Chances are if you have heard about the Neocatechumenal Way, it is only in a vague manner.

Founded in Spain in 1964 for evangelization of the slums of Madrid, it is “a profound and ongoing formation in Christian living based on the catechumenate – the period of basic instruction in the Christian faith — of the early church,” as Archbishop Charles Chaput described it last year.

Communities of the Neocatechumenal Way help people rediscover their baptism by following a process similar to the RCIA, in which people enter full communion with the church through their parish.

As part of the New Evangelization, “the Way” may have as many as one million members worldwide.

With the full blessing of the Holy See and the local bishops, small parish-based Neocatechumenal Way communities have been established in about 70 dioceses across the United States.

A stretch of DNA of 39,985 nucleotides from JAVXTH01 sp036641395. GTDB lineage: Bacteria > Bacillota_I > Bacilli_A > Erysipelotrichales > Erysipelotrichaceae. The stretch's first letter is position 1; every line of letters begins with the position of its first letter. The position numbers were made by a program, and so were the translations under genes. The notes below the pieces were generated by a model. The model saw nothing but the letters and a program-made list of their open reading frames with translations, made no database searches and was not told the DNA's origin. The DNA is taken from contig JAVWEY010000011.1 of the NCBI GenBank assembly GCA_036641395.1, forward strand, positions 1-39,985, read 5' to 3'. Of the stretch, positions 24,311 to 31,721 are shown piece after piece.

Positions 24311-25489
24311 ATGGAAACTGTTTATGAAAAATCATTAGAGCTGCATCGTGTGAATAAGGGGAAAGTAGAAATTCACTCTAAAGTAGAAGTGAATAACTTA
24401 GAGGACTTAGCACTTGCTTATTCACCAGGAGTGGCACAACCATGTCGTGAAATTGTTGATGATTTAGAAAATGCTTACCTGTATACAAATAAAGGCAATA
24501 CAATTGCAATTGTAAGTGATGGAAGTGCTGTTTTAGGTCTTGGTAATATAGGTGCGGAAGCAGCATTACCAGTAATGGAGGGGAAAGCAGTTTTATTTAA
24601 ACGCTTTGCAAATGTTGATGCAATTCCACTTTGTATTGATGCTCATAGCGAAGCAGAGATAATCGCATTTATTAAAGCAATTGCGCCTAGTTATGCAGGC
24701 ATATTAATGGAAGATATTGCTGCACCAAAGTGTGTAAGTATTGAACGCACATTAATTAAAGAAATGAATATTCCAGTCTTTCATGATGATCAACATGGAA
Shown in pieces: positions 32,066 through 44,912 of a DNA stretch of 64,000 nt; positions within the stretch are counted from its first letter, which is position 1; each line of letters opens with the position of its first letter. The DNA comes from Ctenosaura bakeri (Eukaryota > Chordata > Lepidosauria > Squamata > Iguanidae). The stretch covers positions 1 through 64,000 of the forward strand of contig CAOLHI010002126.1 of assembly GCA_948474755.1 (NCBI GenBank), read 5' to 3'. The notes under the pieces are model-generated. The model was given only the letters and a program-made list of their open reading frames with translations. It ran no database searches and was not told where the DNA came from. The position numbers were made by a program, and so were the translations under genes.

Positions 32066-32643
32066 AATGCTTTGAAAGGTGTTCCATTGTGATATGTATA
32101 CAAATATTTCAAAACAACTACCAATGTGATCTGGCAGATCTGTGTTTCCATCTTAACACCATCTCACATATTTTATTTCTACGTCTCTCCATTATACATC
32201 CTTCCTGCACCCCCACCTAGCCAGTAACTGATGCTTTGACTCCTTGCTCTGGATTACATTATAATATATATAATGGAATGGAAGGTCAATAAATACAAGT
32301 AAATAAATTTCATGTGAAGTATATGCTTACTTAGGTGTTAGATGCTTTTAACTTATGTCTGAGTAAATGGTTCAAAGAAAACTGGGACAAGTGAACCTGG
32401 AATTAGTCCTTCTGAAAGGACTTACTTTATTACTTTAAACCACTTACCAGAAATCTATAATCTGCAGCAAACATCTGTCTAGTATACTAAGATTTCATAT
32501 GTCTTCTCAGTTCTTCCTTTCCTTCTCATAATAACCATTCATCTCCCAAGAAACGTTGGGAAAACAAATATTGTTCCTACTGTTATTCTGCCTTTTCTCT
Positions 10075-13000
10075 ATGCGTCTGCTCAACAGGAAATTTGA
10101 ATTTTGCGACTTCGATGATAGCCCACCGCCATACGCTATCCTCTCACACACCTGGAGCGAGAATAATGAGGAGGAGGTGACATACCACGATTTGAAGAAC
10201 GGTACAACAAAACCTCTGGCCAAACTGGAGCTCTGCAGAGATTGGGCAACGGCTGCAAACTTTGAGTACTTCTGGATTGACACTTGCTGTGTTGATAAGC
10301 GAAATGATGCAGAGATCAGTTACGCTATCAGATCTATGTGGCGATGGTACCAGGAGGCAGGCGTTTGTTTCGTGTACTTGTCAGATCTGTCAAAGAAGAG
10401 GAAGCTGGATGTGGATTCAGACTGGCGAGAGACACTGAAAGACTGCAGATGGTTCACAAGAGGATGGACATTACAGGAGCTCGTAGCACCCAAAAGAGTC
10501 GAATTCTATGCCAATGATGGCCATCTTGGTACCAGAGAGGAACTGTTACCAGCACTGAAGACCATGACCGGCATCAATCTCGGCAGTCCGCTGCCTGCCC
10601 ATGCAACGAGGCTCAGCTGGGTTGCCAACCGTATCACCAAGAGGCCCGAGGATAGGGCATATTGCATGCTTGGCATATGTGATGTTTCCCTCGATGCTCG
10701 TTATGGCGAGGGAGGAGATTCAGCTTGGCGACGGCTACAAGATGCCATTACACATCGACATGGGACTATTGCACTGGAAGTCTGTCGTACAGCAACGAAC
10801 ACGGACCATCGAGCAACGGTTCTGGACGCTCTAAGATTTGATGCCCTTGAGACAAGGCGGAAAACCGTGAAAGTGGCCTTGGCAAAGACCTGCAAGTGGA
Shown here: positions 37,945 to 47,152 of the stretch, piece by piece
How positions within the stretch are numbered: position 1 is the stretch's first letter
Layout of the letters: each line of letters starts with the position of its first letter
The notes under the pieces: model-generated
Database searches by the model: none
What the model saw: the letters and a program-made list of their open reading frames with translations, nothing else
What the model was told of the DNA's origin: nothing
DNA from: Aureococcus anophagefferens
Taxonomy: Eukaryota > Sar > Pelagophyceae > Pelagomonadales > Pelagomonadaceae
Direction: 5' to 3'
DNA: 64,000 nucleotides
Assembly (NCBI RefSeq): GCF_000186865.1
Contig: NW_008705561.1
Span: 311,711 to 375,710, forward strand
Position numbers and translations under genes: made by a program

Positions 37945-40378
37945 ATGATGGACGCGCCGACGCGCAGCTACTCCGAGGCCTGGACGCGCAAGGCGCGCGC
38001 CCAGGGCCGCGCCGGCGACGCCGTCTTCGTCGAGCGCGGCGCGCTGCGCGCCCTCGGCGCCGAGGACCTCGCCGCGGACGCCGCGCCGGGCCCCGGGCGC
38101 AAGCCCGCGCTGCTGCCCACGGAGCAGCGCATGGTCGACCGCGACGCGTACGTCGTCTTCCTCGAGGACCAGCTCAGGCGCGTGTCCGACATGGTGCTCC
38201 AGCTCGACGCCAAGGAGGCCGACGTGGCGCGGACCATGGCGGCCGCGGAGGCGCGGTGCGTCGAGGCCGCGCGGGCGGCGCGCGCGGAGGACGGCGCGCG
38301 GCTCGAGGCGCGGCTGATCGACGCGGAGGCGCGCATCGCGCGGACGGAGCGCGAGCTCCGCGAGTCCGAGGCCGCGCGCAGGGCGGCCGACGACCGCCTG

There are about 1,000 communities in this country, each with 35 to 50 members or an average of 40 members, according to Emanuele Contini, who is the responsible (supervisor) for Neocatechumenal Way communities in Southeastern Pennsylvania, Maryland, Washington and Virginia.

At this time communities have formed in seven parishes of the Archdiocese of Philadelphia.

The Way’s small Redemptoris Mater Seminary, temporarily located at St. Barnabas Parish in Southwest Philadelphia, is headed by Father Carlos Benitez, the parochial administrator.

The seven seminarians range from high school seniors through college and theology students. The two youngest attend Father Judge High School in Northeast Philadelphia while the older men study at St. Charles Borromeo Seminary.

If they continue toward ordination they will be priests of the Archdiocese of Philadelphia in service in the archdiocese, although with the consent of the archbishop they can be missioned in other dioceses in the country or the world.

Contini was in Philadelphia March 14 as part of the ongoing plans to establish “Missio ad Gentes” (Mission to the Nations) communities in two Philadelphia parishes beginning this June – St. Charles Borromeo in South Philadelphia and St. Michael in Northern Liberties.